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Desert Trip on course to gross $150m

As the 'concert of the century' sells its entire ticket inventory in under three hours, has Goldenvoice just invented the perfect festival formula?

By Jon Chapple on 12 May 2016

Desert Trip 2016 artist's impression, Goldenvoice, Indio, California

An artist's impression of the Indio, California, Desert Trip site as it will appear in October


image © Goldenvoice

Tickets for both weekends of Goldenvoice’s Desert Trip reportedly sold out in under three hours, netting the AEG Live-owned promoter a box-office gross well in excess of US$100 million – the highest ever for a single festival – and no doubt sparking plenty of frantic boardroom meetings at rivals eager to replicate the success of what is being called the ‘concert of the century’.

The ‘megafestival’, originally scheduled for 7–9 October but expanded to a second weekend, Coachella-style, on the day tickets went on sale (Monday 9  May), features a line-up of just six acts, all of whom are at least 50 years into their career, leading some to dub the event ‘Oldchella’. However, the combined pulling power of its sextet of boomer greats – The Rolling Stones, Bob Dylan, Paul McCartney, Neil Young, Roger Waters and The Who – proved irresistible to ticket-buyers, with fans from the Americas, Europe and further afield snapping up every ticket and surely leaving open the prospect of events with a similarly prestigious billing in future.

While Goldenvoice did not respond to IQ’s requests for comment, sources tell Billboard that Desert Trip’s overall box-office gross is expected to top $150 million, and that AEG/Goldenvoice is “ecstatic” about the event’s success. By comparison, Coachella, also promoted by Goldenvoice, made $84.26m over two weekends in 2015.

Wherever Desert Trip’s gross ends up, it’ll be a figure bolstered by packaging hotel stays and VIP experiences with this autumn’s hottest ticket, as well as listing allocation direct on the secondary market.

Goldenvoice will likely be paying between $6m and $9m to each of the six headliners

Each Desert Trip weekend will seat in excess of 70,000 people: around 35,000 on reserved seats, priced at $699, $999 and $1,599, and 35,000 general admission, priced at $399. In addition, there were a number of day tickets available for $199, as well as numerous hotel and travel packages through event partner Valley Music Travel. (The $199 daily passes, says Billboard, were the last to sell out.)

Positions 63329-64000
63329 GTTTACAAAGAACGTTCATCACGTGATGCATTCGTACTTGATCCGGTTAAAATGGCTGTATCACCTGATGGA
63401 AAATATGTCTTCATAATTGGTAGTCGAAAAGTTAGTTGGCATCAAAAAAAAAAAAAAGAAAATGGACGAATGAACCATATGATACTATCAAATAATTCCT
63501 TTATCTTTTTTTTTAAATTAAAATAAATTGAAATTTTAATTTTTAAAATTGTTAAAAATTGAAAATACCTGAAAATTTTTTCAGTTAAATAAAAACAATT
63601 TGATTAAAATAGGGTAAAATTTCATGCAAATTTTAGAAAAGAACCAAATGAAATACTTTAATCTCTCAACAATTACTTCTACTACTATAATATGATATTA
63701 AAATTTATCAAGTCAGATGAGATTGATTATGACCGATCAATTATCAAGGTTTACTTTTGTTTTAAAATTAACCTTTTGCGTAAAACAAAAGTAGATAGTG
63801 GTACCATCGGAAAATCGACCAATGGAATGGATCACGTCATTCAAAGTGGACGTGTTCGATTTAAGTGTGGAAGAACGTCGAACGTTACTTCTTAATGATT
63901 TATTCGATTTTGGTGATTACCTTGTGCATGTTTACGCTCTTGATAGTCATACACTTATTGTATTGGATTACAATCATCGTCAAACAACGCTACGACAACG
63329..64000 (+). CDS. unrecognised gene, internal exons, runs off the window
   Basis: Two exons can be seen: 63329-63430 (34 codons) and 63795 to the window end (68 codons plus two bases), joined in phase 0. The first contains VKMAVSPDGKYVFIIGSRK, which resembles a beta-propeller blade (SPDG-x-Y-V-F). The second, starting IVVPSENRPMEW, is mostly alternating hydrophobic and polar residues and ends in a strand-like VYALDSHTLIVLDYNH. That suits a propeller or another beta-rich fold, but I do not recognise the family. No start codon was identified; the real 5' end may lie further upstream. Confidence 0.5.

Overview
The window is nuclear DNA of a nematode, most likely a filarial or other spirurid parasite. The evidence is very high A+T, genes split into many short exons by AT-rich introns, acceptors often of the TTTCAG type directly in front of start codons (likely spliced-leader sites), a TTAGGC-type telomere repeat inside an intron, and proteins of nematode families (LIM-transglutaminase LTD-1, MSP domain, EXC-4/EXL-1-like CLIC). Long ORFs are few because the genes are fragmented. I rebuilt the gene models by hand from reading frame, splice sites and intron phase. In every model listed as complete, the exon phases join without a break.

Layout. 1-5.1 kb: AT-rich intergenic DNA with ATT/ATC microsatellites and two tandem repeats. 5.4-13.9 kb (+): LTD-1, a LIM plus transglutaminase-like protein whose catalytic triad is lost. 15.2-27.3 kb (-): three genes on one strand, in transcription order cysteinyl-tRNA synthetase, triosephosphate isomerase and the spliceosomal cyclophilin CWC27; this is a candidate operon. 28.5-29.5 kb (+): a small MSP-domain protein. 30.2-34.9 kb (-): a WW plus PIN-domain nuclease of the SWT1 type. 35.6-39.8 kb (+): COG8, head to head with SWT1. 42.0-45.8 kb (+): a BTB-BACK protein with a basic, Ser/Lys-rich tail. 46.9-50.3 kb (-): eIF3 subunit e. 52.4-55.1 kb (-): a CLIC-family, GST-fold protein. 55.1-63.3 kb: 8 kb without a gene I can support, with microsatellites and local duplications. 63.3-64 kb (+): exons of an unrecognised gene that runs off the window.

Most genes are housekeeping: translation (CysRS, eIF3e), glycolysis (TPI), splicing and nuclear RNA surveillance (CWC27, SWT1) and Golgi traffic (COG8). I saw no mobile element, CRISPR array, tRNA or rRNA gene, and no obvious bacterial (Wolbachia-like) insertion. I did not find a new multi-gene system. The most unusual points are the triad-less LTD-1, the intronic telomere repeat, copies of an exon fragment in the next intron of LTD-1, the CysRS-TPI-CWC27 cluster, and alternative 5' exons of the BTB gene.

The hotel packages ranged in price from $2,129 – for two general admission tickets and a stay at the three-star Homewood Suites La Quinta – to $6,709, which includes three nights at the Agua Caliente Casino Resort & Spa and a choice of reserved floor or reserved grandstand seating.

Of course, the headliners needed to gross $150m from a single festival don’t come cheap. One source “familiar with the logistics of booking huge acts” tells The Guardian that Goldenvoice will likely be paying between $6m and $9m to each of the six acts.

In a change to AEG’s traditional secondary ticketing arrangements – the company has had a partnership with eBay-owned StubHub to list tickets from the resale site on its AXS ticketing platform since 2012 – Viagogo serves as Desert Trip’s “Official Premium Seating” partner. Viagogo’s site explains that “Official Premium Passes are being sold directly by the event organiser and are not resale tickets… The price of Premium Passes varies with demand.”

Tickets advertised on the platform are now roughly three-times the face value. Prices for weekend one and weekend two tickets listed on Viagogo start at £1004 (roughly US$1,455) for floor seating passes (or £1,454 for the front blocks), £1,454 ($2,105) for grandstand seating and £1,485 ($2,150) for pit standing tickets. While not official secondary partners, at press time StubHub was advertising 3,400 passes across both weekends, while Vivid Seats is selling three-day passes for weekend two for under $1,000.